Poster Presentation The Joint Annual Scientific Meetings of the Endocrine Society of Australia and the Society for Reproductive Biology 2017

MicroRNA-155 deficiency increases lesion development in a mouse model of endometriosis (#311)

Kavita Panir 1 , Erin Greaves 2 , John Schjenken 1 , Sarah Robertson 1 , Mary Louise Hull 1
  1. The Robinson Research Institute and The School of Medicine, The University of Adelaide, Adelaide, SA, Australia
  2. Developmental Biology, Endocrinology, Molecular Biology, The University of Edinburgh, Edinburgh, United Kingdom

Endometriosis, a benign gynaecological disorder affecting 10% of reproductive-aged women, is a condition in which endometrial cells from the lining of the uterus are found outside the uterine cavity, commonly presenting as lesions on the peritoneal wall or surface of the ovary. The exact mechanisms governing the development of this disease remain enigmatic, but have been linked to aberrant immune responses within the peritoneal cavity. MicroRNA-155 has been found to be upregulated in plasma samples from women with endometriosis, and is proposed to be involved in fibrosis and in promoting a pro-inflammatory immune environment.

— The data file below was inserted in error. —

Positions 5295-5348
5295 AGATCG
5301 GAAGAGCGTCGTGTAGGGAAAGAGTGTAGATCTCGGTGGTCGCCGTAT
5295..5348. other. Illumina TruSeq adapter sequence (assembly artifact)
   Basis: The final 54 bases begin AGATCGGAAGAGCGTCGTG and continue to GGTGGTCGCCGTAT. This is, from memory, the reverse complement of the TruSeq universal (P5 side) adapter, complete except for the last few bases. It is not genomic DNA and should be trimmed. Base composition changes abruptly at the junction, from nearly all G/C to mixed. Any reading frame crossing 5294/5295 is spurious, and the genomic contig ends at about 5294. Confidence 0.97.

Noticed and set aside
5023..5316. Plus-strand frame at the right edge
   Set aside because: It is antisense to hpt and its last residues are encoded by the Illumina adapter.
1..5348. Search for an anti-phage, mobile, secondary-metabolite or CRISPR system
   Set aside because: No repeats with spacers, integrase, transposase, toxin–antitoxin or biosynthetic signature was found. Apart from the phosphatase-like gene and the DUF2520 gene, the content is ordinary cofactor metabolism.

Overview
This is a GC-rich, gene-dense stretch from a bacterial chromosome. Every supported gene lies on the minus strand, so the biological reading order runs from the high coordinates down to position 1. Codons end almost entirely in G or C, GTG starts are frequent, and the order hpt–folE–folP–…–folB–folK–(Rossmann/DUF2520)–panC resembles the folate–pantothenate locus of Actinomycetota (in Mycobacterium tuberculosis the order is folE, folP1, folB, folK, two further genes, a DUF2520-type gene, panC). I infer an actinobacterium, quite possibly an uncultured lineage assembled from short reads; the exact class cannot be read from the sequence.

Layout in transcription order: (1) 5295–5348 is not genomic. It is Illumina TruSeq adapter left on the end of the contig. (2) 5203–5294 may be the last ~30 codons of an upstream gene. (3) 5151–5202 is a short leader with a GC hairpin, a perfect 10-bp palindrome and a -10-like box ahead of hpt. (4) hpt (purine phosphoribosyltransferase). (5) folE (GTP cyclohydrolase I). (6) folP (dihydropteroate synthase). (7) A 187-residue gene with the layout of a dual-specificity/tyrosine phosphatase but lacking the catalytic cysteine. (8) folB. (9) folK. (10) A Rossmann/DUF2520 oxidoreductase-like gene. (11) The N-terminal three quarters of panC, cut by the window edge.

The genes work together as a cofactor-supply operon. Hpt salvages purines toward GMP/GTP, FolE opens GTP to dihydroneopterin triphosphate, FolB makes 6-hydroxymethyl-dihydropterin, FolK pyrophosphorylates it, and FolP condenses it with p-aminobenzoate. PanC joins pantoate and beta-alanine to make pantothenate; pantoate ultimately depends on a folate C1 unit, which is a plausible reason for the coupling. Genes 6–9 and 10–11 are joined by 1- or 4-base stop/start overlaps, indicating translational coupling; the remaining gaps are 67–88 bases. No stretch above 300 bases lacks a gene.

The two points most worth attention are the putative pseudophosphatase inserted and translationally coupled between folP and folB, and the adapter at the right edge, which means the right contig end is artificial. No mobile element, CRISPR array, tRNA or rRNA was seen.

In this study, we have generated a menstrual model of endometriosis in miR-155 deficient mice. This model utilises donor ovariectomised mice which are supplemented with oestrogen and progesterone to induce a ‘menstrual’ cycle. This ‘menstrual’ material is harvested and injected into a syngeneic recipient mouse. The development of endometriosis-like lesions are then evaluated at day 7 and 14 post-tissue transfer.

At one week following induction of endometriosis, miR-155 deficient mice had endometriotic-like lesions that were 4.98-fold heavier than that of genetically replete mice (C57/B6 control mice) (73.7mg vs 14.8mg, p<0.001). A corresponding 10.02-fold increase in lesion size was observed in miR-155 deficient mice compared to genetically replete mice (172.3 mm3 vs 17.2 mm3, p<0.001).  At day 14, lesion size and weight in both the control group and the mir-155 deficient group had decreased, indicative of the induction of the immune system to facilitate the clearance of ectopic endometrial tissue. However, the lesion weight (16.34mg vs 3.83mg, p<0.05) and size (39.56mm3 vs 2.5 mm3, p<0.01) in miR-155 deficient mice remained significantly higher when compared with the control mice.

Collectively, these results suggest that miRNA-155 modulation during ectopic lesion development may contribute to the pathology and progression of endometriosis, and could potentially be utilised for clinical therapeutics.